The optimal temperature of 35 to 38 degrees will keep your perishables fresh and cold, and while setting the temperature colder seems tempting, it just increases your energy bill. If you don’t have a fridge that demarcates exact degrees, you can get a fridge thermometer to find out.

It helps to pull your fridge 1–2 inches away from the wall because it’ll make it easier to keep your food cold.

3. Buy more things at thrift stores.

Peggy Wang

Here are some random gems I found on my last thrifting trip.

I honestly find that clothing that was made in past eras is so much higher quality than what you find now in fast fashion stores. As long as you have a basic sewing kit and some OxyClean, you can find really special pieces at thrift stores that will last even longer than the shirt you got at H&M last week.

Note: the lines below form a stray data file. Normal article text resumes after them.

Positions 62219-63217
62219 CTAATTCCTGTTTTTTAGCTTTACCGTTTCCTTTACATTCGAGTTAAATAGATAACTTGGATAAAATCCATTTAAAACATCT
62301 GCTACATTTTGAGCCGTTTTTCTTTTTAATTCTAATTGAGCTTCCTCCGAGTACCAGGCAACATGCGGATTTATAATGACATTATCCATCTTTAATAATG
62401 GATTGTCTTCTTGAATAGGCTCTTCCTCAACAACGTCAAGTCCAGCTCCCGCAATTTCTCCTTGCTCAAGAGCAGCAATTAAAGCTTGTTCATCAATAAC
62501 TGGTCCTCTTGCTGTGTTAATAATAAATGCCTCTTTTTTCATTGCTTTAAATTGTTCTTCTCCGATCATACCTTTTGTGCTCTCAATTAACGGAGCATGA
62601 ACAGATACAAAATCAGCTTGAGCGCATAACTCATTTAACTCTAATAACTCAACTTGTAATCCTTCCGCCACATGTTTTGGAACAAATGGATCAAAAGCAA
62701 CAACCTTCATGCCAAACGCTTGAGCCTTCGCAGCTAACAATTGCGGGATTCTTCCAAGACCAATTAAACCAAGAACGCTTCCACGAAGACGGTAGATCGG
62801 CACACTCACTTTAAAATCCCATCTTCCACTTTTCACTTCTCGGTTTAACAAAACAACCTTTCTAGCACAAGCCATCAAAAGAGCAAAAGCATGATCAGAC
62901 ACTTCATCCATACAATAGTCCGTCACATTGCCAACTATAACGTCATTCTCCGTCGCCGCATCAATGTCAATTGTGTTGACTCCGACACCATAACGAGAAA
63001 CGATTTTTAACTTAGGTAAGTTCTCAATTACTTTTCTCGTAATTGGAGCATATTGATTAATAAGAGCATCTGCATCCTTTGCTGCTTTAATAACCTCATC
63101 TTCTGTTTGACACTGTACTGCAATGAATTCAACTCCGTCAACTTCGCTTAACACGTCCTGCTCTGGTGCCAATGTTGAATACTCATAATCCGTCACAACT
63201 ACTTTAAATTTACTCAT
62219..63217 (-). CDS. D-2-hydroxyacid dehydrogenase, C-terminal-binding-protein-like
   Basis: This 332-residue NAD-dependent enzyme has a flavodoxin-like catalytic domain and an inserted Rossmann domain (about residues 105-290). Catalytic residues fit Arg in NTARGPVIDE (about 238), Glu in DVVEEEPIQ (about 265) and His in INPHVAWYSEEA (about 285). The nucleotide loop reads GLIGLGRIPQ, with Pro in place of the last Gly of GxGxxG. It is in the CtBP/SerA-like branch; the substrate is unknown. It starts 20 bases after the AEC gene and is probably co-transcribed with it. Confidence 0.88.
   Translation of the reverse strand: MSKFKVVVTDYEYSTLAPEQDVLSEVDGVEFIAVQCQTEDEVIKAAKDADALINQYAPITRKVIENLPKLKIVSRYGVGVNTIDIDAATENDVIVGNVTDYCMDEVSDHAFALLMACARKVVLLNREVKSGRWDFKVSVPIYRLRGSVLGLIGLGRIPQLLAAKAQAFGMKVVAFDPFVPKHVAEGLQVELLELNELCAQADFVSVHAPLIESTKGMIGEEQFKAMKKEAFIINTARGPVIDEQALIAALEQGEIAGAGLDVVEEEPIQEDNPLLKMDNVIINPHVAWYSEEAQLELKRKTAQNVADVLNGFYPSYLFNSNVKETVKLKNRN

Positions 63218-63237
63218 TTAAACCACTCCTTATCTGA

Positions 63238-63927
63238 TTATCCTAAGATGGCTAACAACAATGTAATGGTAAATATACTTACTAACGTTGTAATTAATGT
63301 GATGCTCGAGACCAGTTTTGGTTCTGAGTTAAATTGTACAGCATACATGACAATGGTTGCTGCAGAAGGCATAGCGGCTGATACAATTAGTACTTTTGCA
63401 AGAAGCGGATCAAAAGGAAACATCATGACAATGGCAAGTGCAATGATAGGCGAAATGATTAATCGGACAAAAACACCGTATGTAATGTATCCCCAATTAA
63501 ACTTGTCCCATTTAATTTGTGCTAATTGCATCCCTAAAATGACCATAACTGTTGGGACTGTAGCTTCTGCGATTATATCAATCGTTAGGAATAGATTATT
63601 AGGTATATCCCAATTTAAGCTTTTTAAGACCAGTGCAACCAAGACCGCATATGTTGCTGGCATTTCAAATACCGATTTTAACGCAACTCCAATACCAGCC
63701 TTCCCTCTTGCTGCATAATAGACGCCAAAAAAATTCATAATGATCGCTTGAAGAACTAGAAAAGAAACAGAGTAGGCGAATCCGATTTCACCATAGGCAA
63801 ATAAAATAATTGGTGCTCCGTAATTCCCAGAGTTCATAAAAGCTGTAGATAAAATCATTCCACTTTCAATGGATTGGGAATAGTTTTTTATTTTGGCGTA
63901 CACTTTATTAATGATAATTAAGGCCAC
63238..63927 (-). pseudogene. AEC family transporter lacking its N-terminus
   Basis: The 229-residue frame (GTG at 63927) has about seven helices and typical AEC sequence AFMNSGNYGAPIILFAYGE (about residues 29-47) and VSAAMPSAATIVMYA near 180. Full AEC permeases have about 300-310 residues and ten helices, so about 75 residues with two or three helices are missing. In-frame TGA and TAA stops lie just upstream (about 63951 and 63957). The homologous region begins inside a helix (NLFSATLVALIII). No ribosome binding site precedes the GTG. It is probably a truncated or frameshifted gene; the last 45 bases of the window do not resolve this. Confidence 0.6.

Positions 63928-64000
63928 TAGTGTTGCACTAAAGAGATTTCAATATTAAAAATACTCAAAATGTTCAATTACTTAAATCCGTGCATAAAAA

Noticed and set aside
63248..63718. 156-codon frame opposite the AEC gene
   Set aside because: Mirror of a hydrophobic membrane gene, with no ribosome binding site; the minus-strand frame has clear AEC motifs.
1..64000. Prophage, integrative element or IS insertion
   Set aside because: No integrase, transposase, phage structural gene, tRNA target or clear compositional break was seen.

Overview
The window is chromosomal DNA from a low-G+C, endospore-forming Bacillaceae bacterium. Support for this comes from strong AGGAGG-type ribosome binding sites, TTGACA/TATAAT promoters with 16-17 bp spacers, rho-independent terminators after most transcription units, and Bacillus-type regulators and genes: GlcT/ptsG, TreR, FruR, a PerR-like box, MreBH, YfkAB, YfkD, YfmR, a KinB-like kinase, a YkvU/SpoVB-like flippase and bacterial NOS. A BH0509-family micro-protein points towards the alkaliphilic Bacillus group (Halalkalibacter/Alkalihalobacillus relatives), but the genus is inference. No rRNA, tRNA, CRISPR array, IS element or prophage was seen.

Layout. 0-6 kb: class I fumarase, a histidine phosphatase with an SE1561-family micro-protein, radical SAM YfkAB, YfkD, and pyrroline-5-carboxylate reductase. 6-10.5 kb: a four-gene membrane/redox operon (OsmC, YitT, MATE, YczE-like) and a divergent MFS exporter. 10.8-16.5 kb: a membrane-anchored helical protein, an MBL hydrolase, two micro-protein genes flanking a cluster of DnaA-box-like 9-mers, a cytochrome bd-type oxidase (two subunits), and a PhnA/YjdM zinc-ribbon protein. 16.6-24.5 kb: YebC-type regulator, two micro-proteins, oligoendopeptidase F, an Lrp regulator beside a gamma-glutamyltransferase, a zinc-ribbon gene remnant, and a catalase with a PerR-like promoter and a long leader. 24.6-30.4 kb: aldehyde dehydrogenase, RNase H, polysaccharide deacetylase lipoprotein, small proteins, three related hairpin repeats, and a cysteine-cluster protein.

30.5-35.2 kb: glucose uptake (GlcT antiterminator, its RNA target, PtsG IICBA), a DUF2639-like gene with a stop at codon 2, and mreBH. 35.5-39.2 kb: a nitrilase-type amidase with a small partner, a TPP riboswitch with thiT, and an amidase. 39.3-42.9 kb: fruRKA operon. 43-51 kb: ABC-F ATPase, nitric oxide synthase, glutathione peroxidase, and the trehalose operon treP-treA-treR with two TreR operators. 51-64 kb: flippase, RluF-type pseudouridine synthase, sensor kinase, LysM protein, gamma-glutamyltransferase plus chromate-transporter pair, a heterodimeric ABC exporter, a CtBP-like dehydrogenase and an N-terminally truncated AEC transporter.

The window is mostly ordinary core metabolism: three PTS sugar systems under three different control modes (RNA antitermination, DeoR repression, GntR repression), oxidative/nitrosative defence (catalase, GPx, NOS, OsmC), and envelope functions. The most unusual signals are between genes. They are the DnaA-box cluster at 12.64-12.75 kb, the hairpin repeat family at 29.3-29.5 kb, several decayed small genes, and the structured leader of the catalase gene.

Thrift stores are also great for things like glass jars and ceramic canisters that are perfect for storing things in the kitchen that would otherwise require a plastic bag or container.

Peggy Wang

Here are some random gems I found on my last thrifting trip.

I honestly find that clothing that was made in past eras is so much higher quality than what you find now in fast fashion stores. As long as you have a basic sewing kit and some OxyClean, you can find really special pieces at thrift stores that will last even longer than the shirt you got at H&M last week.

Thrift stores are also great for things like glass jars and ceramic canisters that are perfect for storing things in the kitchen that would otherwise require a plastic bag or container.

4. Grow your own green onions and herbs.